Radio Blog

This page contains blog articles on a range of topics of interest to professionals in radio sales, including everything from selling technique to the state of the industry. If you have an opinion on any issue regarding radio or would like to share some of your sales techniques with others, you can submit an article for the blog here (max 400 words, please).

TAKE RESPONSIBILITY

So how is it all going - so far, so good? We're practically three quarters way through our sales year - are you satisfied with your selling results to date? Has everything gone as well as you'd planned?

The continuing downturn in the economy has affected salespeople in all industries everywhere. For the radio industry historically strong advertisers are cutting back their annual advertising investments, and at the same time they're demanding more and more from us. Even worse their loyalty to us is tumbling almost to the depths of despair, and when we are in front of them all they seem to want to talk about is price, price, and price. To top it all off your market competitors have never been more willing to cut their advertising rates to win them over. It's no wonder you're not hitting your monthly quota. Times are desperately tough.

Despite these obstacles though there are a few salespeople in radio continuing to grow, who are continuing to win and win, aren't there? You and I know who these 'special' salespeople are. They're the gifted ones, the ones who get it easier than the rest of us. We know the salespeople I'm talking about - they have it better than everyone else. They've inherited the best advertisers from account managers long departed just by hanging around longer than the rest of us. They have better accounts, better industry segments to work with, and better advertisers. Even the boss seems to cut them more breaks than he does you, doesn't he?

High fuel prices, unemployment, mass lay-offs in your town, weak economies, the emergence of digital radio, aggressive Cable salespeople, the ubiquitous i-anything, and even when the competitive radio station down the street starts dropping its rates down to "a dollar a holler", nothing seems to affect these people. They're certainly the lucky ones aren't they?

But is it really like this?

Perhaps, just maybe, the top salesperson at your station is doing something a little differently than us - doing something we're not. A thing so understated you may not even believe it. Something you might even dismiss as irrelevant or trivial if you knew what it was. Something so simple, you could be doing it right now. And at the risk of sounding like a late-night motivational television infomercial - something so powerful your life will be changed forever. (Insert echo here).

This "something" is the basis of their sales and life success. Do you know what it is? If you knew what it was would you be willing to go to any length to do it? To change your life?

The thing I'm talking about?

"Taking responsibility."

Great salespeople take responsibility for themselves, their circumstances, and their future. They know what they 'do' and how they 'think' has deep impact on their lives, and the lives of those around them. They've made a simple decision (sometimes on a daily basis) to take 'the blame' for their own lives. Great salespeople are confronted with the same challenges the rest of us are, but the difference is they don't shift the responsibility of "whose in-charge of the outcome" to anything or anyone else. Is it really the state of the economy, our competitors, and our station's marketing program; our rate card, or even our disloyal clients who can be charged with our less than stellar results? Or are these simply obstacles that must be overcome?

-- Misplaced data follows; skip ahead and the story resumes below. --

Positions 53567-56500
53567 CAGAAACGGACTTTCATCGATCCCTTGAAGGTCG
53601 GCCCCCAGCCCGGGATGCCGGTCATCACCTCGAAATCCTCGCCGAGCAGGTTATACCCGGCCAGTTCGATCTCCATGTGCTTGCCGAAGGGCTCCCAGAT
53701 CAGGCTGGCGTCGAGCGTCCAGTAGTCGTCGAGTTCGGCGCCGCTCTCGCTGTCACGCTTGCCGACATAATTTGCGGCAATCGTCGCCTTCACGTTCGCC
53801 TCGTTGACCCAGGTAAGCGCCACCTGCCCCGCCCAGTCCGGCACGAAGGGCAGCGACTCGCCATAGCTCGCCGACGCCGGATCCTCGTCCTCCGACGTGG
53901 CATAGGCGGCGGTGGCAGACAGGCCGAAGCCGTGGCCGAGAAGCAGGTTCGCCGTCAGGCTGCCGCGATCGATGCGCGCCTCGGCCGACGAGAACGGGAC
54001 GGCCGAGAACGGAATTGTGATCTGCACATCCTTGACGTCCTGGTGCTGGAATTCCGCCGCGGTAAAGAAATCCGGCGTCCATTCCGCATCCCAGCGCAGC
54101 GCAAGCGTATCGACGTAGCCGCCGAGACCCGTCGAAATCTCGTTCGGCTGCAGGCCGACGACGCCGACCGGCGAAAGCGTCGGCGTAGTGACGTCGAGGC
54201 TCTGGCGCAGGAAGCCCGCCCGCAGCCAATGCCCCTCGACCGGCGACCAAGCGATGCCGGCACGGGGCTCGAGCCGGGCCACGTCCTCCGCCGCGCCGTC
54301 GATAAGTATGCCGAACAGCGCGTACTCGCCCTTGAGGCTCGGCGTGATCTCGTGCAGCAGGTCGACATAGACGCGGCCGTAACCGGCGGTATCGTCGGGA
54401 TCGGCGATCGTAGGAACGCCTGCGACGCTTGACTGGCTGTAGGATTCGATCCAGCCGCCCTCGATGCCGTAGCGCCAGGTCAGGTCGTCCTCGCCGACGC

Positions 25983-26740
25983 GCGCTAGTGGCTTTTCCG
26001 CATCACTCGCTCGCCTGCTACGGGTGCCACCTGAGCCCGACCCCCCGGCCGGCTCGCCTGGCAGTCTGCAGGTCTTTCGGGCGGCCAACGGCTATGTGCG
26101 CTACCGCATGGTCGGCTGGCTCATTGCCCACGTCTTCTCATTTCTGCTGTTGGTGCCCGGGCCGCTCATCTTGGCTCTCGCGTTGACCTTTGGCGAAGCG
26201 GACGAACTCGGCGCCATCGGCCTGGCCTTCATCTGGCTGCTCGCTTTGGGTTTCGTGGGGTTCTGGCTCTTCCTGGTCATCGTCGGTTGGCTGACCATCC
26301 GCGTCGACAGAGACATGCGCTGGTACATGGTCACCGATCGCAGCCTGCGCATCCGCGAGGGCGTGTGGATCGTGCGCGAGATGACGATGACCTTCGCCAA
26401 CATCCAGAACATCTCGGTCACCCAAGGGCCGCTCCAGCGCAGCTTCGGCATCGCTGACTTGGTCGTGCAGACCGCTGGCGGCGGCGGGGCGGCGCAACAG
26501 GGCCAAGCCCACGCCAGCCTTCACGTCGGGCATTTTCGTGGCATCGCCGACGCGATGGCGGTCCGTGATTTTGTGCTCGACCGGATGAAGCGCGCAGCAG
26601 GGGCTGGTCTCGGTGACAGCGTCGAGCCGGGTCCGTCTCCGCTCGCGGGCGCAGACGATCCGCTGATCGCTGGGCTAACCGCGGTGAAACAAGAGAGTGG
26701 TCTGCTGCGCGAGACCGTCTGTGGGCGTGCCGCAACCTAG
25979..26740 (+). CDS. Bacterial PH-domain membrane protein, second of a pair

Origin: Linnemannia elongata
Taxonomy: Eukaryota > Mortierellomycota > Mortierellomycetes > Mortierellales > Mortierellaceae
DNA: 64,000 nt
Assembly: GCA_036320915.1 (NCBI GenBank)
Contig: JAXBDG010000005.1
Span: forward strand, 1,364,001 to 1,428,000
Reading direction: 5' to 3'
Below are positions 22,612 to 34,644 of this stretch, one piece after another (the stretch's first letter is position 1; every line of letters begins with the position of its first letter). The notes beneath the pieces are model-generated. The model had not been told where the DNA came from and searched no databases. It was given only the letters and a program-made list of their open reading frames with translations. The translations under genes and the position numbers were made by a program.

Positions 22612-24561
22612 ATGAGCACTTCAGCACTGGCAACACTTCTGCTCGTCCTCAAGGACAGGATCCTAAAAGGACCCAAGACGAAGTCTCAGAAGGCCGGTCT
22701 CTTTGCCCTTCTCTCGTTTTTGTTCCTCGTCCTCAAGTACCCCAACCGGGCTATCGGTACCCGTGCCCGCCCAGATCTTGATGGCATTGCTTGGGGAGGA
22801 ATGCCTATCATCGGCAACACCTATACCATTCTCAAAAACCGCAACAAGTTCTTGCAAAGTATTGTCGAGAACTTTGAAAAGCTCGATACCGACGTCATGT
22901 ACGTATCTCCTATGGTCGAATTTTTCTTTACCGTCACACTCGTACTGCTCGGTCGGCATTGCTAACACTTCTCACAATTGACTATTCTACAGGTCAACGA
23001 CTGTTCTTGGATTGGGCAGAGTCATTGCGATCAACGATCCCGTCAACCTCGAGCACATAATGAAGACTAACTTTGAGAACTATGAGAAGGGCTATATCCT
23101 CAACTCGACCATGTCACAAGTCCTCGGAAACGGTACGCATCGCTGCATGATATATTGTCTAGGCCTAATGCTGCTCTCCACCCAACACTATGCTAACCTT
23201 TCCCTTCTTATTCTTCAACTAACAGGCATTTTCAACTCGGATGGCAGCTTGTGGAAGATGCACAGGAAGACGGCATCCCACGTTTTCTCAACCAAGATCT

When faced with tough times, great salespeople approach things a little differently than the rest of us - it can be heard in what falls from our mouths. Those of us who avoid responsibility and personal accountability for poor sales and our lives' consequences ask and say to colleague’s things like: "When will the Program Director do something about our format?" "Why is our sales goal still at the same level, when its obvious local businesses don't have any money?" "When are we going to advertise our radio station on television?" "Why doesn't the boss understand my clients can't afford a $45 spot-rate?" "I can't sell this! Who came up with this dumb promotion?" "Our audience isn't the right demographic - no one wants to buy us!" "I can't compete with those Cable guys; they're always selling cheap spots!"

I'm not suggesting that only salespeople are responsible for the success of a radio station (everyone shares the burden) but its questions and statements like these "who", "why", and "when" questions that ensure blame is entirely laid at the feet of others - it's someone else's responsibility to make things better isn't it? It's always someone else's fault isn't it?

Go and have a chat with the top salesperson at your station (go on). You'll find they ask very different questions every day. "How can I meet my goal despite these conditions?" "What can I do to help my clients understand why our station is better value than everything else in town?" "Do I need to learn more to know more?" "Do I need to do more to have more?" "What can I do to help change the perception of radio advertising in general?" And "How can I make my advertisers love me?"

Taking responsibility isn't easy, but it is simple and the decision can only come from you.

Wal-Mart founder and businessman Sam Walton once said in an interview "I was asked what I thought about the recession. I thought about it and decided not to take part."
Get grateful for what you have even if it's a little, make a decision to take responsibility for what you know you are responsible for, and just start walking.

Sell without regret

Michael Tate

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